NewsOperation Safe Roads


Phoenix pilot program aims to reduce traffic delays, boost safety

Posted at 6:38 AM, Aug 26, 2020

PHOENIX — A year-long pilot program along a busy traffic corridor in Phoenix is utilizing cameras and artificial intelligence with the goal of shortening travel times, reducing delays and improving safety.

Five intersections on Glendale Avenue, between Central Avenue and State Route 51, have been outfitted with new cameras, wireless technology and computer boxes developed by Palo Alto-based NoTraffic.

“Since we’re able to use multiple sensors, and multiple sensor technologies, we really have a total awareness of the intersection,” company spokesman Kris Milster told ABC15. Milster said the system can detect and distinguish between cars, trucks, bicycles and pedestrians and dynamically adjust traffic signals to accommodate them. It can also detect a potential crash, alert first responders, and — given its wireless technology — notify drivers in cars equipped with wireless receivers of a potential hazard ahead, such as an accident or red-light runner. Milster said the system can conduct “thousands of simulations per half-second to determine the optimal scenario” for traffic signals.

The project was funded by sales tax revenue through the Maricopa Association of Governments emerging technology program. The pilot is a partnership between NoTraffic, the City of Phoenix, MAG, Greater Phoenix Economic Council and the state’s three public universities, whose researchers will analyze the results of the pilot and system’s effectiveness. According to NoTraffic, the system reduced traffic delay time in another U.S. city by as much as 40%.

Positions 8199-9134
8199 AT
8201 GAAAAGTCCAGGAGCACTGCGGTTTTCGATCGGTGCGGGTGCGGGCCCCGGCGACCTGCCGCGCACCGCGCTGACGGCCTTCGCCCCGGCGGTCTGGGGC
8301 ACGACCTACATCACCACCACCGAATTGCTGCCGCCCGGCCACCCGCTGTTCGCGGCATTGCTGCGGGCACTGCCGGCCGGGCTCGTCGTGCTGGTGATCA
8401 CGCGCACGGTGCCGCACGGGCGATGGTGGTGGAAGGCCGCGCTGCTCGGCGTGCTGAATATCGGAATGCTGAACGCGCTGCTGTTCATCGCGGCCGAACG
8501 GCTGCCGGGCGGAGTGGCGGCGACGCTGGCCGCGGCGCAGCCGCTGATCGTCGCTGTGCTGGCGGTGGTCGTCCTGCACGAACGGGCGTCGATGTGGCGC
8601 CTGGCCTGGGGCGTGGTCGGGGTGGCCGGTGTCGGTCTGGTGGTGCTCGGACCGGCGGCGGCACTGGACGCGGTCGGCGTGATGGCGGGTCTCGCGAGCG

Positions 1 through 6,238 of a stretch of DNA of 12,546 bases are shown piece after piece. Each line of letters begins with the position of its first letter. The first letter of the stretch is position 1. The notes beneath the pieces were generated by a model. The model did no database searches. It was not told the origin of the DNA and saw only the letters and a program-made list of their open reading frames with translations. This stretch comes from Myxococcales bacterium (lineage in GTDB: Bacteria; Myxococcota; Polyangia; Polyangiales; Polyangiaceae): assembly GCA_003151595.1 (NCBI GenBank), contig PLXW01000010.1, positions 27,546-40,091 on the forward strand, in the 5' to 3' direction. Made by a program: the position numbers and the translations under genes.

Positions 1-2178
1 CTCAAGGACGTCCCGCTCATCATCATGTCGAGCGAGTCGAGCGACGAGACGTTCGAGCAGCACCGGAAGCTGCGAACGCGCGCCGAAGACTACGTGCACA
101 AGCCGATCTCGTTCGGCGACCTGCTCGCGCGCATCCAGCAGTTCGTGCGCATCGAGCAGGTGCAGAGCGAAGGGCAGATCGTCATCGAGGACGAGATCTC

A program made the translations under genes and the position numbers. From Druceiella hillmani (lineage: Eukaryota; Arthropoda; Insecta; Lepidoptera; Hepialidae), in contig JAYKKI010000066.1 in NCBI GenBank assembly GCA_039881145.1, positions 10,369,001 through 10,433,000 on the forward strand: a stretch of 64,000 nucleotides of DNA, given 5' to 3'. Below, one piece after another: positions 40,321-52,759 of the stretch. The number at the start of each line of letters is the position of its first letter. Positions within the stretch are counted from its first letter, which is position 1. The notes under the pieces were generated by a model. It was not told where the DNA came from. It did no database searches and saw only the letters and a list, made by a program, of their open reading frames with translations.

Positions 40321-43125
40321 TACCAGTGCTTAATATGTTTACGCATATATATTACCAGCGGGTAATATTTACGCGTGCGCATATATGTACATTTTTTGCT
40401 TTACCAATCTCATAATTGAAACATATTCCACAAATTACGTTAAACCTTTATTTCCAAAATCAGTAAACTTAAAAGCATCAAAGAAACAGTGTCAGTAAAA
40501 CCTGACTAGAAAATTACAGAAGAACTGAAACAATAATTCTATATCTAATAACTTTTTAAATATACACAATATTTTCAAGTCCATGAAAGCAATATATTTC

Simon Ramos, traffic management and operations engineer for Phoenix, said the city corridor was specifically chosen due to its traffic history.

“It is notoriously congested,” Ramos said. “Of course, this is in pre-COVID-19 times, every day it’s congested — saturated — particularly in the AM and PM plans,” he said.

According to Ramos, the adaptive technology will not be engaged for several weeks, allowing the system to learn current traffic patterns. Once it is, he and Milster expect drivers will be seeing more green lights more often.

“Stopping and going, stopping and going, wearing out their cars… that’s just not fun,” Milster said.